Contact: Erika Matich
erika.matich@ucdenver.edu
University of Colorado Denver

Public Release: 1-Jun-2014
Nature Medicine
'Quadrapeutics' works in preclinical study of hard-to-treat tumors
A Rice University-led study in this week's Nature Medicine reports the first preclinical tests for a novel anti-cancer technology called 'quadrapeutics' that converts current clinical treatments to instantaneously detect and kill only cancer cells. Quadrapeutics combines clinically available drugs, colloidal gold, pulsed lasers and radiation in a novel and safe micro-treatment that improved standard therapy by 17-fold against aggressive, drug-resistant tumors.
National Institutes of Health, National Science Foundation, Simmons Family Foundation

Contact: Jade Boyd
jadeboyd@rice.edu
713-348-6778
Rice University

Public Release: 1-Jun-2014
CA: A Cancer Journal for Clinicians
New report estimates nearly 19 million cancer survivors in the US by 2024
The number of cancer survivors in the United States, currently estimated to be 14.5 million, will grow to almost 19 million by 2024.
American Cancer Society

Contact: David Sampson
david.sampson@cancer.org
American Cancer Society

Public Release: 1-Jun-2014
ASCO 50th Annual Meeting
Journal of Clinical Oncology
Chemotherapy following radiation treatment improves progression-free survival
A chemotherapy regimen consisting of procarbazine, CCNU, and vincristine administered following radiation therapy improved progression-free survival and overall survival in adults with low-grade gliomas, a form of brain cancer, when compared to radiation therapy alone. The findings were part of the results of a Phase III clinical trial presented today at the 2014 American Society of Clinical Oncology Annual Meeting by the study's primary author Jan Buckner, M.D., deputy director, Cancer Practice, at Mayo Clinic Cancer Center.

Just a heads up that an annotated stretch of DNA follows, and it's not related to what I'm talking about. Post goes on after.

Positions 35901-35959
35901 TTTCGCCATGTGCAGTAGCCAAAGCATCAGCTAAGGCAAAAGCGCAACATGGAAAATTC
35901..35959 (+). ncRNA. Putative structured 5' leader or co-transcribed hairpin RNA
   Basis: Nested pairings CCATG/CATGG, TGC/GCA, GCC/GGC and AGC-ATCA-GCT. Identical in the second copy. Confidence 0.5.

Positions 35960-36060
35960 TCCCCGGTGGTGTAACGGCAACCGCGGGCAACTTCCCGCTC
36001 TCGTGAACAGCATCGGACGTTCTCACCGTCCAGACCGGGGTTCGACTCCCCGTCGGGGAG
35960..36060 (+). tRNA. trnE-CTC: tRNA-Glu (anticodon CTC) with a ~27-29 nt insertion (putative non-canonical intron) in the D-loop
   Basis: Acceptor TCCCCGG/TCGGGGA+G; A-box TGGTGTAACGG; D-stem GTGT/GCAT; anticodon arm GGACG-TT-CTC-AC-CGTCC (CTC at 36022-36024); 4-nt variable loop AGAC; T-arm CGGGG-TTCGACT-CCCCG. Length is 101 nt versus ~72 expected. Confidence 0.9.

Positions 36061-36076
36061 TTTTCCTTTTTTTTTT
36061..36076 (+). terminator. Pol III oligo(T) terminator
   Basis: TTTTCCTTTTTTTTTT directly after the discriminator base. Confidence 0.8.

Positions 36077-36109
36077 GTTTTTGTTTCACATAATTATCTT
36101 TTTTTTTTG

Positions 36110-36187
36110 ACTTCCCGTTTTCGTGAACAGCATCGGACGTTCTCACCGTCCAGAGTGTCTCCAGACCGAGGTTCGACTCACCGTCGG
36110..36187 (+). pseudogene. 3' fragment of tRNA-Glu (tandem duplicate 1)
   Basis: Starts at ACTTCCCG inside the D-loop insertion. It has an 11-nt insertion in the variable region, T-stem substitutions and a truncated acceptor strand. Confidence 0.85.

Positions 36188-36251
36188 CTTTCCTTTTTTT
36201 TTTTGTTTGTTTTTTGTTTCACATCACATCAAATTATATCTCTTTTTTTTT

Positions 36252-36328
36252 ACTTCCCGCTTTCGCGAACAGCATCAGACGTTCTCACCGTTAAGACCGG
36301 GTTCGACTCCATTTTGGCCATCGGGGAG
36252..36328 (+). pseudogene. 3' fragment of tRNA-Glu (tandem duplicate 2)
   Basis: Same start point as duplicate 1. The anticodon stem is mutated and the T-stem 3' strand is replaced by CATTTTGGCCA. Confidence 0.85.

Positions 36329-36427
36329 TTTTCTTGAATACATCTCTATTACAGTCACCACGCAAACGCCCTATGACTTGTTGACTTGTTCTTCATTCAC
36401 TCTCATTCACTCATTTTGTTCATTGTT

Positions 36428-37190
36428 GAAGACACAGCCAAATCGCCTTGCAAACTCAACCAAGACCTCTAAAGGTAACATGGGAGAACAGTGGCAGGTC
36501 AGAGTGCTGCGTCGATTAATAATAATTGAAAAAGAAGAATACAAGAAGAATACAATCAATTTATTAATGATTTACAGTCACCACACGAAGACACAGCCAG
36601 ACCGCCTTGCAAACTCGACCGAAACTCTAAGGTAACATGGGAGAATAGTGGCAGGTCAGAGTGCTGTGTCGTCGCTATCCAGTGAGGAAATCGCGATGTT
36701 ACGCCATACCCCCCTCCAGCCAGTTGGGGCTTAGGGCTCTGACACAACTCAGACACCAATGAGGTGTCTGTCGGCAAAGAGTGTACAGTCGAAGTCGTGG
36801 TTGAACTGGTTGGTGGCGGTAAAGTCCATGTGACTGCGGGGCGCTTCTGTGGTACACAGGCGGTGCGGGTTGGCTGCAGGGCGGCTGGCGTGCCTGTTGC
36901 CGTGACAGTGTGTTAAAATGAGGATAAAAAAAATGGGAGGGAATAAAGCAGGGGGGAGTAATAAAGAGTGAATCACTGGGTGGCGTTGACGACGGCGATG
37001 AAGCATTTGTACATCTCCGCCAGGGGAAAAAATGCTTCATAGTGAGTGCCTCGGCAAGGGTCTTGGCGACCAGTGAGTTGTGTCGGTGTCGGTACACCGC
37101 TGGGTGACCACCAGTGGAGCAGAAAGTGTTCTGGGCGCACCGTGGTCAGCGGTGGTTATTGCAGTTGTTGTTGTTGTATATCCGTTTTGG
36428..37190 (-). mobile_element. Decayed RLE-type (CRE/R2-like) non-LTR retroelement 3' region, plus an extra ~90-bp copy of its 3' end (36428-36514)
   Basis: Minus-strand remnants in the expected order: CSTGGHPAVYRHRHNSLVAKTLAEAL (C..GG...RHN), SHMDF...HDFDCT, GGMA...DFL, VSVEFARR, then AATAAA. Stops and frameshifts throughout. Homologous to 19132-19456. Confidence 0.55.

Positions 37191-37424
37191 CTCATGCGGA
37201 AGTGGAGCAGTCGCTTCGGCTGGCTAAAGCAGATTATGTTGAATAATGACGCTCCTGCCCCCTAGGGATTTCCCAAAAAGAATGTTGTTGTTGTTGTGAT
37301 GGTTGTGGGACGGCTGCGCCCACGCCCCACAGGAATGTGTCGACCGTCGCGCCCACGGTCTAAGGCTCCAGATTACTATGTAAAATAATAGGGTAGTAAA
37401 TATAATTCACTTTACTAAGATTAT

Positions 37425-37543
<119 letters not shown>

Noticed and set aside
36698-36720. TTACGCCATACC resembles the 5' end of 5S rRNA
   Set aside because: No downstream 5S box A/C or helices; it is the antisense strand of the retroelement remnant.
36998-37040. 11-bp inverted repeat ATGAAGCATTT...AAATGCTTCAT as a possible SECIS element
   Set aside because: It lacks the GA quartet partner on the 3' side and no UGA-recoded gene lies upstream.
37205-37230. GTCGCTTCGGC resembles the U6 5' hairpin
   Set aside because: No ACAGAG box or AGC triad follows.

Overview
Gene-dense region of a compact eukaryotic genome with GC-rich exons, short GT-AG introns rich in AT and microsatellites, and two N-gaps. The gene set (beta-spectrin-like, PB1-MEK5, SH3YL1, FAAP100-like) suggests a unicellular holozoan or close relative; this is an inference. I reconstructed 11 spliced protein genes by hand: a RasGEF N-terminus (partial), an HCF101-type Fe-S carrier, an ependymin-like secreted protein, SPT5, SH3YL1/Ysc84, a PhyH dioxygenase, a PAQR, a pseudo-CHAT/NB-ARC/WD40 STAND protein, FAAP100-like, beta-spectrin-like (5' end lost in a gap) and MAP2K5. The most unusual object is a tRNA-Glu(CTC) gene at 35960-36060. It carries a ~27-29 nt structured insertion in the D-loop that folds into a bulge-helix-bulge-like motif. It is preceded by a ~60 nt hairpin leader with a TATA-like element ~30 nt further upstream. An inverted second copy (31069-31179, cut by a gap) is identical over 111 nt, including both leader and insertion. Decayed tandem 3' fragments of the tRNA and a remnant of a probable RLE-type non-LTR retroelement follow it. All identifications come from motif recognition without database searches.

National Cancer Institute

Contact: Joe Dangor
507-284-5005
Mayo Clinic

Public Release: 1-Jun-2014
Nature
Paired enzyme action in yeast reveals backup system for DNA repair
The combined action of two enzymes, Srs2 and Exo1, prevents and repairs common genetic mutations in growing yeast cells, according to a new study led by scientists at NYU Langone Medical Center.

Contact: David March
david.march@nyumc.org
212-404-3528
NYU Langone Medical Center / New York University School of Medicine

Public Release: 1-Jun-2014
ASCO 50th Annual Meeting
New England Journal of Medicine
Prostate cancer drug delivers benefits before chemotherapy
A drug used to treat men with late-stage prostate cancer proved effective in stemming progression of the disease in research participants who had not yet received chemotherapy and extended their survival, according to results from a multi-national Phase III clinical trial led by the Knight Cancer Institute at Oregon Health & Science University.
Medivation, Astellas Pharma

Contact: Elisa Williams
willieli@ohsu.edu
971-344-5441
Oregon Health & Science University

Public Release: 1-Jun-2014
ASCO 50th Annual Meeting
Major advances in breast, prostate, colorectal cancer featured at ASCO Annual Meeting
Findings from four phase III clinical trials in breast, prostate, and colorectal cancers were released today at the 50th Annual Meeting of the American Society of Clinical Oncology. The studies were presented in ASCO's Plenary session, which features the meeting's most important clinical cancer research with the greatest potential to impact patient care.

Contact: Wendy Stokes
wendy.stokes@asco.org
312-949-3232
American Society of Clinical Oncology

Public Release: 1-Jun-2014
ASCO 50th Annual Meeting
Mayo Clinic: Ovarian cancer subtypes may predict response to bevacizumab
Molecular sequencing could identify ovarian cancer patients who are most likely to benefit from treatment with bevacizumab (Avastin), a Mayo Clinic-led study has found. Results of the research were presented today at the 2014 American Society of Clinical Oncology Annual Meeting.
2014 American Society of Clinical Oncology Annual Meeting

Contact: Joe Dangor
newsbureau@mayo.edu
507-284-5005
Mayo Clinic

Public Release: 1-Jun-2014
ASCO 50th Annual Meeting
Drug combination extends survival by more than a year in metastatic prostate cancer
Men with newly diagnosed metastatic, hormone-sensitive prostate cancer lived more than a year longer when they received a chemotherapy drug as initial treatment instead of waiting to for the disease to become resistant to hormone-blockers, report scientists from Dana-Farber Cancer Institute and the Eastern Co-operative Oncology Group.
NIH/National Cancer Institute, National Institutes of Health

Contact: Anne Doerr